Who decides what stories will be printed in the Monitor? Who picks the stories for the 10 O'Clock News on Channel 2? Journalists make those decisions, and when they do, they are performing their "gatekeeper" function. They decide which stories to let through the "gate" and which to toss into the trash.
Journalists decide which stories are important enough to run on page one, and which ones run inside.
But the gatekeeper function also affects the way we write our stories. The reader looks to the journalist to make sense out of a confusing world. It is the journalist's job to find out what's going on, then choose from a notebook full of scribbles only those facts necessary to give the reader a clear, concise picture of the most important events. Obviously, this process leaves some facts out of the story. You must be sure that your story includes the most important information.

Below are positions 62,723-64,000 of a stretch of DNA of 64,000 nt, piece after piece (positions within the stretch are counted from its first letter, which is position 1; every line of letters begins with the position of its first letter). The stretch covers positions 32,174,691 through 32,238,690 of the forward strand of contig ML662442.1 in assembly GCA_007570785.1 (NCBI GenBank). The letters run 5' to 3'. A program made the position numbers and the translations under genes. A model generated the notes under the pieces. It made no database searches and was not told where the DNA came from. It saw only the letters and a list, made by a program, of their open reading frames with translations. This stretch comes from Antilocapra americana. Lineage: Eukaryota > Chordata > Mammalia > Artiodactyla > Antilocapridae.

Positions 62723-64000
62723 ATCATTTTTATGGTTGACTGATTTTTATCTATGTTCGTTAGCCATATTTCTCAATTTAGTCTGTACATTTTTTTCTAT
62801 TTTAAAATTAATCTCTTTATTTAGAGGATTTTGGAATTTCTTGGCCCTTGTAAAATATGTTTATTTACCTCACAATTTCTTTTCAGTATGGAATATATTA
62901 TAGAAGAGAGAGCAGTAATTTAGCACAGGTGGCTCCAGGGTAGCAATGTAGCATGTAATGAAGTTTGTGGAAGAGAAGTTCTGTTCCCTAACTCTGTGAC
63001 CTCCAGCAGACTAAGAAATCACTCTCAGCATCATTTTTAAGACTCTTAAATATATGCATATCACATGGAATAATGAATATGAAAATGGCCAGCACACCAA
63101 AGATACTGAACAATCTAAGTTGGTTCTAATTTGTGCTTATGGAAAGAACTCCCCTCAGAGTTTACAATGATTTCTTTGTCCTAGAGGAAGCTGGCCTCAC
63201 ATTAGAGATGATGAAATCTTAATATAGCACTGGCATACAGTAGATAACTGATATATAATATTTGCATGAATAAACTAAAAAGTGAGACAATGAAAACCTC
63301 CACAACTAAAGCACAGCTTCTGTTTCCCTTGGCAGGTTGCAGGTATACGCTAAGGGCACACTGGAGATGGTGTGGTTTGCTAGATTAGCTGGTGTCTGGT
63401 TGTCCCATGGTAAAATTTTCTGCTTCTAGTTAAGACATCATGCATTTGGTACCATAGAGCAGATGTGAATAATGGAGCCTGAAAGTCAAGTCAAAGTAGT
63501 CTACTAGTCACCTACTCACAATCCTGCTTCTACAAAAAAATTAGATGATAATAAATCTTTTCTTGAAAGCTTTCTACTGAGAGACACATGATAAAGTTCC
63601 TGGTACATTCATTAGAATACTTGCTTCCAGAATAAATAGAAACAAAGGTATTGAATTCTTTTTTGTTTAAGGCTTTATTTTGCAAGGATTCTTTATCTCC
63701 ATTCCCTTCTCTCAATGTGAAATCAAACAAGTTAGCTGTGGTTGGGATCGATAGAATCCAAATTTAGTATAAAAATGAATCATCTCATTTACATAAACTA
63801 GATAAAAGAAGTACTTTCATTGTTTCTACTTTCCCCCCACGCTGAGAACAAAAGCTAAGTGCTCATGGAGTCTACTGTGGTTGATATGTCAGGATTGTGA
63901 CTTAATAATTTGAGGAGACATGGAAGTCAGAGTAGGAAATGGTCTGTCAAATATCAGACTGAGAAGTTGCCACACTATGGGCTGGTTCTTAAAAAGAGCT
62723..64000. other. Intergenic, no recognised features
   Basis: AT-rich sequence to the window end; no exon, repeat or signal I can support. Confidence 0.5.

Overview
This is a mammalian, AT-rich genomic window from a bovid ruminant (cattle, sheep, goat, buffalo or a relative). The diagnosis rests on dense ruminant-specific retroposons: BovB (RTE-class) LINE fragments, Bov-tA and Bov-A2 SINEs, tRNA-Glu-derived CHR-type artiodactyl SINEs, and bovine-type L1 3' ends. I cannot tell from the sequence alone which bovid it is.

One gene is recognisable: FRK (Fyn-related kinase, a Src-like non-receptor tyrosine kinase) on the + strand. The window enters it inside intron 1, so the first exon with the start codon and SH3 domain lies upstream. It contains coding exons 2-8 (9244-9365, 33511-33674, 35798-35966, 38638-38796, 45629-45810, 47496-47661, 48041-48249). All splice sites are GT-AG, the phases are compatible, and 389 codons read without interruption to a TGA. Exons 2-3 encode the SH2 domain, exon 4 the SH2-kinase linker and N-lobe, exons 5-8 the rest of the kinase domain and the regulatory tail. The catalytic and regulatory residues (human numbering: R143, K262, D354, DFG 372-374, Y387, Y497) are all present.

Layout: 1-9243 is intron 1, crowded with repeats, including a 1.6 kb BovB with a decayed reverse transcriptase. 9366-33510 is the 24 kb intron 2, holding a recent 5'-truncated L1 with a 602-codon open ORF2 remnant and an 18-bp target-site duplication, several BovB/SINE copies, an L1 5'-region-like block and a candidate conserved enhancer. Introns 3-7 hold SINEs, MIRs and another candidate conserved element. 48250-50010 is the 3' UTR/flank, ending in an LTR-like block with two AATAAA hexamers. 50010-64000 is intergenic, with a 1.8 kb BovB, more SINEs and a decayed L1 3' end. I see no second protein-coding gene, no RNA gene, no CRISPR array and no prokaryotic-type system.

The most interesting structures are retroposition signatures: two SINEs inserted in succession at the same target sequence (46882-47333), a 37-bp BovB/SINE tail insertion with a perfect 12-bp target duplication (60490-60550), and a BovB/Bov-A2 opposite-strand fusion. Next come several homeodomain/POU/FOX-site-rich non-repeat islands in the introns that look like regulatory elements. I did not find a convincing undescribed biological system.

But for you to make that judgment, you have to learn everything possible about your subject, and that means you will end up knowing a lot of less-important facts that will never make it into a news story.
A good reporter loves to dig into a story. The rule is: "Write 10 percent of what you know."